The Record Searchlight
By Damon Arthur
August 10, 2012
The number of Chinook salmon swimming up the Klamath River this year is expected to be the largest in decades, with estimates ranging from 352,000 to 380,000 fish returning this fall.
While the huge numbers of fish returning to the Klamath basin this year is generating excitement, it also has fish biologists worried about a repeat of September 2002, when 34,000 fish died in the Klamath River.
“It is the irony of the situation, certainly,” said Wade Sinnen, a senior environmental scientist with the state Department of Fish and Game.
With thousands of fish coming out of the Pacific Ocean and crowding up the river the chances of spreading disease also increase, fish biologists say. To reduce the likelihood of spreading a disease known as “ich,” officials plan to increase the amount of water flowing out of Trinity and Lewiston lakes.
“If you provide a lot of flow, it basically flushes the parasites out,” said Robin Schrock, executive director of the Trinity River Restoration Program.
The U.S. Bureau of Reclamation, which operates the dams, plans to start ramping up flows into the river on Monday, Schrock said. The water from the dams generally takes two days to flow downriver until it reaches the Klamath, she said.
Using water from the lakes, officials want to regulate the flow in the river so that it remains around 3,200 cubic-feet per second from Aug. 15 to Sept. 21.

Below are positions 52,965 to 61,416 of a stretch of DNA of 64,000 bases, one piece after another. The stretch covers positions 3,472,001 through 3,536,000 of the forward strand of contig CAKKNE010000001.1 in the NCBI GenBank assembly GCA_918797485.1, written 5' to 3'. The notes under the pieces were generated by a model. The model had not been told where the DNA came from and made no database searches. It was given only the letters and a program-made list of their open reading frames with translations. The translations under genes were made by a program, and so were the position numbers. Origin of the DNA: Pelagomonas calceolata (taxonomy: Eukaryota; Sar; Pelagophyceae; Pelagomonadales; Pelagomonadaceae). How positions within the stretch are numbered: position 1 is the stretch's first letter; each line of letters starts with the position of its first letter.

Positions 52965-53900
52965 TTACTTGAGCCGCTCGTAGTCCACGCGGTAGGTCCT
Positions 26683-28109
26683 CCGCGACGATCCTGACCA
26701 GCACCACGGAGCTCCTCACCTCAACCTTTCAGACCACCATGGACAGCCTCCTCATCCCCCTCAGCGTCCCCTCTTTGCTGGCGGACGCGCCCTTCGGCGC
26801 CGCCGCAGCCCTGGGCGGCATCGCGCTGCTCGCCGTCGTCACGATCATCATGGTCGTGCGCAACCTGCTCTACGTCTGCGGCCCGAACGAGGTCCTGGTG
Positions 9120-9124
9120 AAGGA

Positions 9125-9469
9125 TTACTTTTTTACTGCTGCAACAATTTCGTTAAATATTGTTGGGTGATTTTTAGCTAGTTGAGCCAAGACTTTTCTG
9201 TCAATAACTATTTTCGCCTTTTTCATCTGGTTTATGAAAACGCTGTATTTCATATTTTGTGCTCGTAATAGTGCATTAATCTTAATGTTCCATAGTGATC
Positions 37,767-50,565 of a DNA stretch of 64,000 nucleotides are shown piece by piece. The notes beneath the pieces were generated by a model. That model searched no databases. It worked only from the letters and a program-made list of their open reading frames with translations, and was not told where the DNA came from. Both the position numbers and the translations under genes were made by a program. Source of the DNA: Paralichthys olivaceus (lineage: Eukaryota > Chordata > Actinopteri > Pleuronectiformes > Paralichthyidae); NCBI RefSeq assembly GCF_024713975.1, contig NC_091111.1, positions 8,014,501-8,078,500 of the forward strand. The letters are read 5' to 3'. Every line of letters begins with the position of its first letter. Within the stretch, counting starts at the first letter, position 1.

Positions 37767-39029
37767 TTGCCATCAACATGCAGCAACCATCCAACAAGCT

In September 2002, there were about 1,900 cfs flowing through the lower Klamath, Sinnen said. This year’s salmon run is predicted to be 2.4 times what it was in 2002, so they are increasing the amount of water in the river to prevent an ich outbreak.
Following the 2002 fish die-off, officials
assembled the Klamath Fish Health Assessment Team, comprised of 16 agencies that monitor and share information about conditions on the river.
The team has established four escalating readiness levels — green, yellow, orange and red — corresponding with the health of the river and the fish.
The fish-readiness level is at yellow, which means there is a “need for heightened awareness,” data sharing among team members becomes more important and the “fish mortality response plan should be dusted off and folks ready to respond with personnel and resources if the situation escalates,” according to the KFHAT website.
Sinnen said there won’t be more water released from reservoirs on the Klamath River upstream of the mouth of the Trinity River. There isn’t as much Klamath River water available upstream of the Trinity, he said. The fishing in the ocean has been good this year, and the salmon are just starting to show up in the Klamath River, Sinnen said.
Fall run salmon season on the Klamath begins Wednesday. Because of the higher number of fish predicted to return, the DFG has doubled the limit on salmon to four this year.
The maximum number of fish an angler can have in possession also was doubled to eight.